Karen Osborne

Back when I was a kid, I used to think it would be really cool to be invisible.

Like any kid, my thoughts back then were usually all about how invisibility could benefit me. Invisibility meant that I would be able to goof off as much as I wanted. It meant that I would hear what the other kids were saying about me when they thought I wasn’t listening.

Growing up, though, I discovered that invisibility isn’t as much fun as it sounds. Our world is full of invisible people: the poor, the homeless, the abused, the quiet and the vulnerable. These people often don’t get the support and help they need simply because people forget they exist. Being invisible often means not being treated like a human being. They’re forgotten, lost, treated like dirt.

Near my home, there’s an invisible man on the corner near a big downtown park. He’s there every afternoon, holding a backpack and sleeping bag, caked with dirt and staring at the ground. People hurry past him on their way to their offices or errands, hoping he won’t look up. Whether they choose not to see him, (or they are really that oblivious) nobody helps him. They’ve made him invisible.

I remember the invisible boy in my sophomore year math class. I remember that his family didn’t have a lot of money, and he was teased relentlessly by the popular kids for wearing his older brother’s uncool hand-me-downs. He had no friends. The more he was teased, the more he withdrew from the social life of the school.

By senior year, we all had forgotten his name, even though he’d been in our classes for four years. We made him invisible.

The poor and the different make us uncomfortable. We make them invisible so we don’t have to look at ourselves and realize just how badly we’re doing in making this world a just, equal place. It’s easy to avert our eyes from the bag lady on the church steps or the nerdy girl who spends all of her time in the computer lab. If they’re invisible to us, we can stay focused on our selfish needs.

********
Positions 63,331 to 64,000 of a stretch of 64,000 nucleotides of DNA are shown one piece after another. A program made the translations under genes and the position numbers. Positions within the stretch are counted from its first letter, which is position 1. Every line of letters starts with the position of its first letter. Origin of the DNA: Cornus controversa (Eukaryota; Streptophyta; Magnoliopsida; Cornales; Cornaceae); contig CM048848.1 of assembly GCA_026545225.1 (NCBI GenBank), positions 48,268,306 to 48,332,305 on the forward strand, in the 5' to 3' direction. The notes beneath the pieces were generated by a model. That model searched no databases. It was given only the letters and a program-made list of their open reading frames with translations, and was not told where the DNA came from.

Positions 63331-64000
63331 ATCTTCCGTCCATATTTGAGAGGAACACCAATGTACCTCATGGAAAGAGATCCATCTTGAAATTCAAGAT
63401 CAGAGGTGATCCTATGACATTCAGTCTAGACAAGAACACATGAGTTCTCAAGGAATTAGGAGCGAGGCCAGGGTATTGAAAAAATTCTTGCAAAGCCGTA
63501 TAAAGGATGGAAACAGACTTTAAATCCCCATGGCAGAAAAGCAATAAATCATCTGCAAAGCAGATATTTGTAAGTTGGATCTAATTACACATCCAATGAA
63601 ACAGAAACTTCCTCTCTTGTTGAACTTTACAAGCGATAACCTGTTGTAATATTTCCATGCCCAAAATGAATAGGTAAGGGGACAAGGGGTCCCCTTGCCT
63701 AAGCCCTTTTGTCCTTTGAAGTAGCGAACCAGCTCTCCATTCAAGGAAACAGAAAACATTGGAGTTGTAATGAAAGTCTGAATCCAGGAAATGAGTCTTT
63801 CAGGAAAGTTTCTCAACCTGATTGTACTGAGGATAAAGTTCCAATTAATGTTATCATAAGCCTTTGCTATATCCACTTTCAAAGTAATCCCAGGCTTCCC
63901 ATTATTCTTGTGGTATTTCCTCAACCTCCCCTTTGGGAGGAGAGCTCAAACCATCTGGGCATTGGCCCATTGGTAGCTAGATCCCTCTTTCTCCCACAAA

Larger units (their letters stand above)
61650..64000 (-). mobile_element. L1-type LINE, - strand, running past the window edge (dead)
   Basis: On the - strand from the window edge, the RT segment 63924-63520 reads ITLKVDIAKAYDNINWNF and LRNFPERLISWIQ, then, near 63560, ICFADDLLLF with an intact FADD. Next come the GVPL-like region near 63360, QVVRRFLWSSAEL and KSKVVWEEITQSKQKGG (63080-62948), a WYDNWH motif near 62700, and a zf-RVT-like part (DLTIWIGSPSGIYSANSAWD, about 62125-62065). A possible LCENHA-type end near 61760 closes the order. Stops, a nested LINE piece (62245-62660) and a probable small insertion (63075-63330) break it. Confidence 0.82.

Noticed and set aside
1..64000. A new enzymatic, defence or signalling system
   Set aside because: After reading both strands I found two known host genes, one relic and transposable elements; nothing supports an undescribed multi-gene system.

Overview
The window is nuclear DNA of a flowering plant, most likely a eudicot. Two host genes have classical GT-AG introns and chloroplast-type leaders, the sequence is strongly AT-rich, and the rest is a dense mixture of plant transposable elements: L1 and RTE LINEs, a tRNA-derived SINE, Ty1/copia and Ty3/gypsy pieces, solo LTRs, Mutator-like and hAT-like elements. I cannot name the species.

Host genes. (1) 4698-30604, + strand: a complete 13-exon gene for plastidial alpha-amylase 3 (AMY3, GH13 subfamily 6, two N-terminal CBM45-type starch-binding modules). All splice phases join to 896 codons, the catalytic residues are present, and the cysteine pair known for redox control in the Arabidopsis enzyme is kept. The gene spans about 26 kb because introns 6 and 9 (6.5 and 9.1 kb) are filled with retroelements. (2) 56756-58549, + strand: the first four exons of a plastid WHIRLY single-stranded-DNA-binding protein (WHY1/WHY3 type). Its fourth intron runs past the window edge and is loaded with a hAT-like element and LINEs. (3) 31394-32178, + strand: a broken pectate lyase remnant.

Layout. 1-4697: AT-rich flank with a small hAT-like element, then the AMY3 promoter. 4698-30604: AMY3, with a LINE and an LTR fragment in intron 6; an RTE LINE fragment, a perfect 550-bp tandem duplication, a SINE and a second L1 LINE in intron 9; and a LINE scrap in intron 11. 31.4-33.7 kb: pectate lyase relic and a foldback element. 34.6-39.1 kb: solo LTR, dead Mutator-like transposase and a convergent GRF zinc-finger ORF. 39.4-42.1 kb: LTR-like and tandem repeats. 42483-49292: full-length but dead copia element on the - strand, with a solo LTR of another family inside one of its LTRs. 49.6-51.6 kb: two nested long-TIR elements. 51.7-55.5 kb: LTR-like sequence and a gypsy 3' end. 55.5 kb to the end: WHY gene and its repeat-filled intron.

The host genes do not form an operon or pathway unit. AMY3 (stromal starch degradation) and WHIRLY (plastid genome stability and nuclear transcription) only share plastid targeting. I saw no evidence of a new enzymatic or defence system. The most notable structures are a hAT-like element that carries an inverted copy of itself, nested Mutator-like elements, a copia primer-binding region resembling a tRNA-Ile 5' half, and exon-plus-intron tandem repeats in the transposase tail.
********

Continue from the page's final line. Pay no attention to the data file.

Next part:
Our society has a long history of making people invisible. We’ve even made laws codifying invisibility into legal practice. The Jim Crow laws of the 20th century segregated African-Americans from the white population. This made it much easier for the more fortunate to treat the less fortunate as if they weren’t human, let alone equal.

One of my favorite things about the New Testament is that it chronicles Jesus’ crusade to lift the curse of invisibility in his own time. Jesus regularly paid attention to those considered “invisible” in Roman times: lepers, women, foreigners and the poor.

Who are the invisible in your school? How can you help them into the light? Invite them to parties or game nights or ask them to be part of study groups or group projects. Simply compliment them. Showing someone that you’re thinking of them, such as saying “hello,” for example, or saying you like their outfit or what they said in class, can mean so much to someone who is used to being overlooked.

You can show them that they’re liked, that they’re worth it and that they are valued.